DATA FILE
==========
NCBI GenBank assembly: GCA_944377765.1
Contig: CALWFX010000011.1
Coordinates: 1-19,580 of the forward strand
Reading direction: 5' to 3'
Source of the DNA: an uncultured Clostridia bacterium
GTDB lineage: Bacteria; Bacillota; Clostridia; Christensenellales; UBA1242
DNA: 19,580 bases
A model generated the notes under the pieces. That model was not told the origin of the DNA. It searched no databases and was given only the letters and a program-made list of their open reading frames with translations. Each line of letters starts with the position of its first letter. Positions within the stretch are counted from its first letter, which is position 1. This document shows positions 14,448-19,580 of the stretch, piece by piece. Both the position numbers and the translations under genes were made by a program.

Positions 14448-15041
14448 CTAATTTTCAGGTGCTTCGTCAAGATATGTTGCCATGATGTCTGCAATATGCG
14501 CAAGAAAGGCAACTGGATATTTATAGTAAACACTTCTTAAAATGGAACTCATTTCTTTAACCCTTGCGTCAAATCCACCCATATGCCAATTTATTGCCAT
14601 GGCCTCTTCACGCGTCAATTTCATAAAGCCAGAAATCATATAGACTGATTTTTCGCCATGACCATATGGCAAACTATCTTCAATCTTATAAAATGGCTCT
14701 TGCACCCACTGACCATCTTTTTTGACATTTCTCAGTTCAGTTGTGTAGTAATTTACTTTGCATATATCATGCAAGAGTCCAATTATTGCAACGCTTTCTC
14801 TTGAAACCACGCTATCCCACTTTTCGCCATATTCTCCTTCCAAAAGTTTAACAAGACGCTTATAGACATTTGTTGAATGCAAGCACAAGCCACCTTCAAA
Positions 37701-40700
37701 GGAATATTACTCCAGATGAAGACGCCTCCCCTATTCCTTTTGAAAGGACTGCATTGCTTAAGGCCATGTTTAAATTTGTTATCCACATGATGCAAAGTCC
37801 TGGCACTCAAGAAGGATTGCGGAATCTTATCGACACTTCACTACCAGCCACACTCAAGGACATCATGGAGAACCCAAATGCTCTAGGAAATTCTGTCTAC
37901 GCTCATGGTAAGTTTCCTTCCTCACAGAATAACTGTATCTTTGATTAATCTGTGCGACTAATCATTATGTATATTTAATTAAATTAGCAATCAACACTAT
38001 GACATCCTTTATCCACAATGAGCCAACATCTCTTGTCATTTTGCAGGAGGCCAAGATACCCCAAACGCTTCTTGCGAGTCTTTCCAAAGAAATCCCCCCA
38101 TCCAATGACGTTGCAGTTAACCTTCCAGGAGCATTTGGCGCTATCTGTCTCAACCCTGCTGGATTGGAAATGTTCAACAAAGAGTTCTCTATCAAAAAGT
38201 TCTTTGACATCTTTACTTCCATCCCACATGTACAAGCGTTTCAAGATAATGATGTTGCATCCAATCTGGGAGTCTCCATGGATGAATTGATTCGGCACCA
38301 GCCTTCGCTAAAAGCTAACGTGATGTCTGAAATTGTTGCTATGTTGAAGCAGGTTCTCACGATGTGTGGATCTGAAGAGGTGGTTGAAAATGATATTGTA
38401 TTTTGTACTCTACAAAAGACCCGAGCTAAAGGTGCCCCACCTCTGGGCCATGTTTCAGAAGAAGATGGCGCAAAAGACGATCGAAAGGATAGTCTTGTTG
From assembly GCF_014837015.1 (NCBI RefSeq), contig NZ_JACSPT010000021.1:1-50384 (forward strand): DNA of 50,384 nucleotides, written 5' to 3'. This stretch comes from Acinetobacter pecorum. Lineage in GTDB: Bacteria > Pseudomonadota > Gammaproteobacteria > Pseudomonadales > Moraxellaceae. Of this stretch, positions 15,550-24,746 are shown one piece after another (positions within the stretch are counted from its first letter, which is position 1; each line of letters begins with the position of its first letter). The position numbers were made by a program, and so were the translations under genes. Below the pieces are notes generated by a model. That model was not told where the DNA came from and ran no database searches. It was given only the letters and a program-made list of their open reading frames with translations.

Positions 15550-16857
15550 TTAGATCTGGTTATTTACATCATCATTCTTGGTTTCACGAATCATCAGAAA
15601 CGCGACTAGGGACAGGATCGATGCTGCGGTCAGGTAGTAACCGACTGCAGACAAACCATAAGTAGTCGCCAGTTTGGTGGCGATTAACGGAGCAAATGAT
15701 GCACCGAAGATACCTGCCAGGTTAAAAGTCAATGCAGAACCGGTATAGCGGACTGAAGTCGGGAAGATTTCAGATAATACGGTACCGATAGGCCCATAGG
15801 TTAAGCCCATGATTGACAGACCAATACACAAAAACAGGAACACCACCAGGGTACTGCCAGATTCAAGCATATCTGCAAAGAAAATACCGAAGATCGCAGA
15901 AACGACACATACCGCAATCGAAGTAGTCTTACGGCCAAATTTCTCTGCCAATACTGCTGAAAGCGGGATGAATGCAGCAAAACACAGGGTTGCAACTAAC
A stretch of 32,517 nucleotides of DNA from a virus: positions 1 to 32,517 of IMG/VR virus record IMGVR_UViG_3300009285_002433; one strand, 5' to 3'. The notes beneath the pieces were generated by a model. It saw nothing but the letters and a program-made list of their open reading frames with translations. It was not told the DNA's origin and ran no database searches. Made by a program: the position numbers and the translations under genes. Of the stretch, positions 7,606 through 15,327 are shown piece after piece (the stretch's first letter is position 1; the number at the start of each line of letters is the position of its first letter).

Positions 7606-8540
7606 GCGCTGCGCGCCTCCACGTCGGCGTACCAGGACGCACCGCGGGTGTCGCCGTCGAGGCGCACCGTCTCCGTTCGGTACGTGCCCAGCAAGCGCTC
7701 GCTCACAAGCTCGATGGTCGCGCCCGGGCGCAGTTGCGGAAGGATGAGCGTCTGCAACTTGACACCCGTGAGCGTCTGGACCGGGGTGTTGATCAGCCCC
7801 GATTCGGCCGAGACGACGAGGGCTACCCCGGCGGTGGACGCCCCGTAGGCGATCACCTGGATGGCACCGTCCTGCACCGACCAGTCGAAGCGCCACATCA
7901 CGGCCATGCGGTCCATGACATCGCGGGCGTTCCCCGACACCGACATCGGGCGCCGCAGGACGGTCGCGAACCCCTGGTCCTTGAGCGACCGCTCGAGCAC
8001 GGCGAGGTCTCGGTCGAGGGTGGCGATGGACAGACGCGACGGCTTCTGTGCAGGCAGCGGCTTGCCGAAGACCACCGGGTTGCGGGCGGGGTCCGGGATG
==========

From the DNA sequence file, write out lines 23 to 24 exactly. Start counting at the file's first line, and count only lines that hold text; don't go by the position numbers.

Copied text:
38401 TTTTGTACTCTACAAAAGACCCGAGCTAAAGGTGCCCCACCTCTGGGCCATGTTTCAGAAGAAGATGGCGCAAAAGACGATCGAAAGGATAGTCTTGTTG
From assembly GCF_014837015.1 (NCBI RefSeq), contig NZ_JACSPT010000021.1:1-50384 (forward strand): DNA of 50,384 nucleotides, written 5' to 3'. This stretch comes from Acinetobacter pecorum. Lineage in GTDB: Bacteria > Pseudomonadota > Gammaproteobacteria > Pseudomonadales > Moraxellaceae. Of this stretch, positions 15,550-24,746 are shown one piece after another (positions within the stretch are counted from its first letter, which is position 1; each line of letters begins with the position of its first letter). The position numbers were made by a program, and so were the translations under genes. Below the pieces are notes generated by a model. That model was not told where the DNA came from and ran no database searches. It was given only the letters and a program-made list of their open reading frames with translations.